If left untreated, backbite can lead to temporomandibular joint and muscle disorders (TMJD). Temporomandibular disorders lead to musculoskeletal dysfunction related to the functioning of the masticatory system and cause pain sensation. People with TMJ disorders experience different types of pain. Such as headaches, ear pain, and discomfort when opening or closing the jaw.

What is reverse bite?  Causes and treatments

Backbiting causes temporomandibular disorders, which can be painful

Other complications of untreated backbite include:

  • Difficulty speaking (slurred speech and stuttering), chewing food, and swallowing.
  • Increased risk of developing gum disease.
  • The structure of the mouth and smile changes.
  • Uneven or crooked teeth.
  • Bad breath, even after brushing or rinsing with mouthwash.
  • Poor mental health and low self-esteem.
  • Increasing demand for invasive jaw surgery.

6. Reverse bite treatment

Backbites are common in children and adolescents. Although, the misalignment usually resolves once the permanent teeth have fully erupted. If you are concerned that your child may have a true backbite, take him or her to the dentist to see if treatment is necessary.

Treatment for backbite depends on the age of the patient and the severity of the deviation:

  • Reverse bite in infants compared with children and adults

If a child is born with a severe backbite, a growth regulator helps to position the child's jaw accurately early on. Some deviations form due to birth defects, such as cleft lip and cleft palate. In this case, the sooner the treatment is given, the less likely surgery is to be required later.

If the condition is not too severe or does not appear at birth, orthodontists recommend waiting until the child is seven years old to seek treatment. Around this age, baby teeth fall out and permanent teeth begin to erupt.

If the bite is not corrected in childhood, it is likely that other dental problems and jaw problems will develop in adulthood.

Adults can still have treatment, but options are limited because the jaws and teeth are fully developed. Depending on the patient, surgery is often necessary in adulthood.

Common treatment options include:

  • Tooth extraction

Extracting baby teeth is a popular treatment option for infants and children. Extract the tooth early to make room for the permanent teeth to align. Orthodontists try to avoid extracting adult permanent teeth. But in severe cases, treatment may be needed to give the teeth enough room to move.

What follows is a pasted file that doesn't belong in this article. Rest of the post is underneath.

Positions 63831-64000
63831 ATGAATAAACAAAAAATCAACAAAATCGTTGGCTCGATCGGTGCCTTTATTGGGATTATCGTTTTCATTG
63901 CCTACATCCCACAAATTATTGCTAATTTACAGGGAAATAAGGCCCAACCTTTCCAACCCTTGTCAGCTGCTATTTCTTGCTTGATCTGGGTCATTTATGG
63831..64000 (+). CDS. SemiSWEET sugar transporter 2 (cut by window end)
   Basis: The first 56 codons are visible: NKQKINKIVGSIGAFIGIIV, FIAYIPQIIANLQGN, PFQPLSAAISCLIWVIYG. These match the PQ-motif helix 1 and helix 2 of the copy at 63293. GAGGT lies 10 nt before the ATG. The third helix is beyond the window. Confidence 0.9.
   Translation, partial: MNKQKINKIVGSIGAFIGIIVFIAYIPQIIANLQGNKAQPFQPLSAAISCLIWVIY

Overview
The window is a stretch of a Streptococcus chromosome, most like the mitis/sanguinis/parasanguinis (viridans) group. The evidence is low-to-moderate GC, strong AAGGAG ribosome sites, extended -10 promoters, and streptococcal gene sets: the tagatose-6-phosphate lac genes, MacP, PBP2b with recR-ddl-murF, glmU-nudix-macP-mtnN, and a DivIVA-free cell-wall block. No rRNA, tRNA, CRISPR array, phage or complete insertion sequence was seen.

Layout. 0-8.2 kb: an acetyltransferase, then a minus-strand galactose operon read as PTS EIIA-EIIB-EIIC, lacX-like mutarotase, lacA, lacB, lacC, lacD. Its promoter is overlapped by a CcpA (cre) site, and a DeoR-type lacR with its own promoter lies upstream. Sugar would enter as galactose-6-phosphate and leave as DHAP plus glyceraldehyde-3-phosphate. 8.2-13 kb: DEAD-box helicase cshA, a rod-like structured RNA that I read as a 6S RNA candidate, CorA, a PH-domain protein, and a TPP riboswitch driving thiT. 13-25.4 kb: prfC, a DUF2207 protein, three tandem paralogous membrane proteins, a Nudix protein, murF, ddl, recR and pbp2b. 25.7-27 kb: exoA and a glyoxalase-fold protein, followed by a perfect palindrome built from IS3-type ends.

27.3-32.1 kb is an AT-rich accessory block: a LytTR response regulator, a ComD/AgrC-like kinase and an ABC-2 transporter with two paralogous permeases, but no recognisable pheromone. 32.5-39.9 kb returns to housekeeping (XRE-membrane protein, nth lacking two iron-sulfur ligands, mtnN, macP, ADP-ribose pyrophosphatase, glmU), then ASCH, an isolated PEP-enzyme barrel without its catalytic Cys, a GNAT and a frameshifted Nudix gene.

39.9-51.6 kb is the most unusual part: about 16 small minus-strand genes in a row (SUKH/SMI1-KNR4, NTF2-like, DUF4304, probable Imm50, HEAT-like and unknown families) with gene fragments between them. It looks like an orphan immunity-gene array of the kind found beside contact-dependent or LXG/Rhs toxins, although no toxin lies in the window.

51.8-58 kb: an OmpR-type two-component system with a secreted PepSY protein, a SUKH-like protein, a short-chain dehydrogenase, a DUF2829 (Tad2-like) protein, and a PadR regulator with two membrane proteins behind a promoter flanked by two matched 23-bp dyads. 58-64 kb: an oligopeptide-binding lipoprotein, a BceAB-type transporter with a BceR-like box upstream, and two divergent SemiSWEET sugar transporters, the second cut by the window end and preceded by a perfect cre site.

• Braces

Braces are often the best treatment option for young children, adolescents, and some adults. Braces help achieve both aesthetics and function, not only helping to correct your smile but also helping to realign your molars. Braces last from 18 months to three years.

See more Braces - Learn about today's popular orthodontic methods

  • Recover

In cases where the degree of backbite is mild and the cause is dental, a treatment that reconstructs the right shape and position to create a better bite for the patient is applied. The mandibular incisors will be restored to their new position by suitable restorations.

  • Surgery

Jaw surgery (orthopedic surgery) is a treatment option that may be required for backbites in older patients or those with severe backbites. Usually, maxillofacial surgery is applied in combination with orthodontic treatment. Jaw surgery can reposition your upper and lower jaws and create appropriate occlusal patterns in severe cases of protrusion. Each surgery is different and tailored to each patient. The typical recovery time for cleft palate surgery is 10-12 weeks.

7.Frequently Asked Questions

  • What is the best age for reverse bite treatment?

The short answer is: the sooner the better. As soon as you receive oral development abnormalities in your child, consult your dentist. This early intervention can prevent the need for orthodontic treatment or surgery. Otherwise, traditional treatments are most effective between the ages of 5-10.

  • Can backbite be treated even as an adult?

It is never too late to treat this condition. Treatment can reverse many painful complications and low self-esteem in life. Treatment in adults has been shown to be successful in many cases.

As noted above, a backbite is a serious malocclusion. It not only affects oral health, whole body health; It even makes you feel self-deprecating and guilty because of your appearance. Treating a backbite is essential. Ideally, the child should be treated as soon as possible. However, it is never too late to fix this situation. Although the treatment in adults is more complicated and difficult, it will definitely help you improve your life a lot. Visit your dentist immediately for advice and understanding of the condition; as well as choosing the right treatment for your backbite.

Doctor Truong My Linh